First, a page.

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Assuming in a battle in Savage Worlds (Adventure Edition) there are three Characters A, B, C standing in line: A -- B -- C

Can A hit C with a ranged single-target attack? (E.g. Bolt, Bow, Pistol)

If yes, does it also depend on whether B is moving or standing still?

If that's also a yes, does only a motionless B provide cover?

I always assumed A cannot hit C, but recently read up on the Innocent Bystander rule, which states "hits a random victim [...] directly in the line of fire to the original target". If the answer is really "no", how can there be a victim in the line of fire?

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    \$\begingroup\$ Concerning the last sentence, the way A could hit a random victim if there isn't one between A and C is if they're behind C. This isn't answering the actual question (which is how the presence of B affects A's attack) but it may clarify why such a rule would be relevant. \$\endgroup\$
    – Mark Wells
    Jun 8 '20 at 19:27
  • \$\begingroup\$ Thanks, that makes sense. I totally overlooked that a miss could happen for example because C was ducking (otherwise it would lead to the original question, not for A-B-C but for A-C-"victim behind C") \$\endgroup\$
    – Rayllum
    Jun 8 '20 at 22:09
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Can A shoot C? Yes.

The actions and movement of B don't change if A can target C. Those actions do change any penalties involved - notably Cover, but possibly other sources. See Cover & Obstacles on page 99 of Adventure Edition.

Sometimes characters have sufficient power to attack their foes through obstacles. (See Breaking Things to actually destroy intervening obstacles.) If a missed attack would have been successful without the Cover modifier and the GM thinks the target is likely to be hit, the obstacle acts as Armor.
If the obstacle is a person or creature, subtract its Toughness from the attack. Use the table below as a guide for other materials.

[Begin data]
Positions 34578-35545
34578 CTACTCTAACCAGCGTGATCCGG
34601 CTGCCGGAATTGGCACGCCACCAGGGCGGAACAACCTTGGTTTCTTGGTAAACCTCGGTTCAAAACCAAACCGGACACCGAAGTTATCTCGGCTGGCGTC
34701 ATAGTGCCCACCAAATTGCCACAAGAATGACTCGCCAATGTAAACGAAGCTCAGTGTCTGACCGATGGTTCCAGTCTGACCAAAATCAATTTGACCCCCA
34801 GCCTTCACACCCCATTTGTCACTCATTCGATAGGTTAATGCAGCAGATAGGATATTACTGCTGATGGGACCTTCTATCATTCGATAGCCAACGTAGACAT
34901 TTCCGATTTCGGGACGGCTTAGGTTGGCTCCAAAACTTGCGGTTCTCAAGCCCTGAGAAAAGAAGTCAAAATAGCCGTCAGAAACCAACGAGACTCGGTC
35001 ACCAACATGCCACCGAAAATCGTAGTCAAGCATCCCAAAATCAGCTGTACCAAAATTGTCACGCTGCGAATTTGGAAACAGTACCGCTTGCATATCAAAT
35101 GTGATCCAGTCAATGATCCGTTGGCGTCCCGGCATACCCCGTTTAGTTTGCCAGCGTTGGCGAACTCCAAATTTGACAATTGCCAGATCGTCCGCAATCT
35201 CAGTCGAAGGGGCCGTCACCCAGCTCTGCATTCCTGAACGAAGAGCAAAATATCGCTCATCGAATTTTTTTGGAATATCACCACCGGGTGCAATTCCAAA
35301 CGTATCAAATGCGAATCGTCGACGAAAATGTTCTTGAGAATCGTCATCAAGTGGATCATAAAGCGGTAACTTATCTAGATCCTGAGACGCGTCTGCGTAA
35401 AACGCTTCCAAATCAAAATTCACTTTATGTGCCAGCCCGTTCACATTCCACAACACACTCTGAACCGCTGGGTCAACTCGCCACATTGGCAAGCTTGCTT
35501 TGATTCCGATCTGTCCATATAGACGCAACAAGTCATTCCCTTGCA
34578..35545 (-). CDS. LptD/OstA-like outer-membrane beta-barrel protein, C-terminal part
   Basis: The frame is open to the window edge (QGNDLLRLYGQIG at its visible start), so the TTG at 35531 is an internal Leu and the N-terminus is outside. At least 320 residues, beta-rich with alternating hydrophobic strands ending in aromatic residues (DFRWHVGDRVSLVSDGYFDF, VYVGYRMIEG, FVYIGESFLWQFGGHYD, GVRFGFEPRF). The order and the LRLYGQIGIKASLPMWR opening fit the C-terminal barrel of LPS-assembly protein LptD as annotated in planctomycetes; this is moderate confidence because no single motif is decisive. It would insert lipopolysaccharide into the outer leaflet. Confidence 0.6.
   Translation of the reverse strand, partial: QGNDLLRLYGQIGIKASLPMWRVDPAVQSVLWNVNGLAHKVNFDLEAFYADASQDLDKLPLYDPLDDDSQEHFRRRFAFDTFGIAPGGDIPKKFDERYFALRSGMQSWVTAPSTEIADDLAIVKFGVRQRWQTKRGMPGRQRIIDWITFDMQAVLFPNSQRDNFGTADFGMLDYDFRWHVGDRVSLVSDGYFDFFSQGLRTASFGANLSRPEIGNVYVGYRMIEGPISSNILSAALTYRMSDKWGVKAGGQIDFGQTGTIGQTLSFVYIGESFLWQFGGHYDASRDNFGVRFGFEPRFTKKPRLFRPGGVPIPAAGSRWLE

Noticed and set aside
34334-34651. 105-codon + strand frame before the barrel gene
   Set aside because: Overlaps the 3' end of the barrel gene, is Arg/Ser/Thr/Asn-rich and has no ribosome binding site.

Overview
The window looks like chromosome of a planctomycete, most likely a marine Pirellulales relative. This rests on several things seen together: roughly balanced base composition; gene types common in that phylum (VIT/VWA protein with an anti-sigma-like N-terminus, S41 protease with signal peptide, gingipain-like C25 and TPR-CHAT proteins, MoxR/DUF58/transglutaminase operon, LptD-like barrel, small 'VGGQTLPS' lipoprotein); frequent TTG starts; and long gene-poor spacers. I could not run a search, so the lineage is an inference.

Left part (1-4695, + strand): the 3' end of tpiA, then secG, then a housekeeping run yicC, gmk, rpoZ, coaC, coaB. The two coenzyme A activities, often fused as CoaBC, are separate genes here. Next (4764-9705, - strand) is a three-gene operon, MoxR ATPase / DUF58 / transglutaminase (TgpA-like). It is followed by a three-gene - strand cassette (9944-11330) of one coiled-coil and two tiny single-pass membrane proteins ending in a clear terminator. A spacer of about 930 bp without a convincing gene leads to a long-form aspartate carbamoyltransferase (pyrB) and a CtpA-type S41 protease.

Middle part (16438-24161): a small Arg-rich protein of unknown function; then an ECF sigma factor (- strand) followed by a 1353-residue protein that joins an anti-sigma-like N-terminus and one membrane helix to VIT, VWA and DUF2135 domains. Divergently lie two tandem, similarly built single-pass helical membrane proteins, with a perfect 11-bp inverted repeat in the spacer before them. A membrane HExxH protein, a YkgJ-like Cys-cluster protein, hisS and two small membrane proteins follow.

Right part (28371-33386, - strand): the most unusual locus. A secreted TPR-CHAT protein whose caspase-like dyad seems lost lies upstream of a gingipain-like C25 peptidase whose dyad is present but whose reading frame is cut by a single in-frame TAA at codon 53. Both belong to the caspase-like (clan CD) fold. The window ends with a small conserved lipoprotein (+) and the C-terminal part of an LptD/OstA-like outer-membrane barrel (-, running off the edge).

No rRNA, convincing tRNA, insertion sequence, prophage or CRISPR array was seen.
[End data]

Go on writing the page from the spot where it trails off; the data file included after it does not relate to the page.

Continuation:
Penalties are situational and determined by the GM based upon the specific circumstances (see Comprehensive Modifiers on page 34).

Innocent Bystanders

Innocent bystanders can be in front, behind, or beside the target. The Mounted Combat rules highlight that the mount (or rider) counts as an innocent bystander when targeting the rider (or mount). As long as the bystander is in the cone of fire or beaten zone then they are valid for the Innocent Bystander rules. Note that some Hindrances and Edges (notably the Grim Servant o' Death setting hindrance and Berserk edge) can expand the possible innocent bystanders to almost comical degree.

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  • \$\begingroup\$ Thank you for the answer. Is there any source for the answer to the main question or is it just not mentioned otherwise in the rulebook? \$\endgroup\$
    – Rayllum
    Jun 9 '20 at 15:24
  • \$\begingroup\$ The Cover rules explicitly include shooting through characters to hit a target. I've added that to my answer. \$\endgroup\$
    – ValhallaGH
    Jun 9 '20 at 15:37
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    \$\begingroup\$ Thanks again, that clears it up. The part of the rules you quoted automatically relates obstacles with cover modifiers; thus, B will "maximally" provide a cover penalty. \$\endgroup\$
    – Rayllum
    Jun 9 '20 at 19:07

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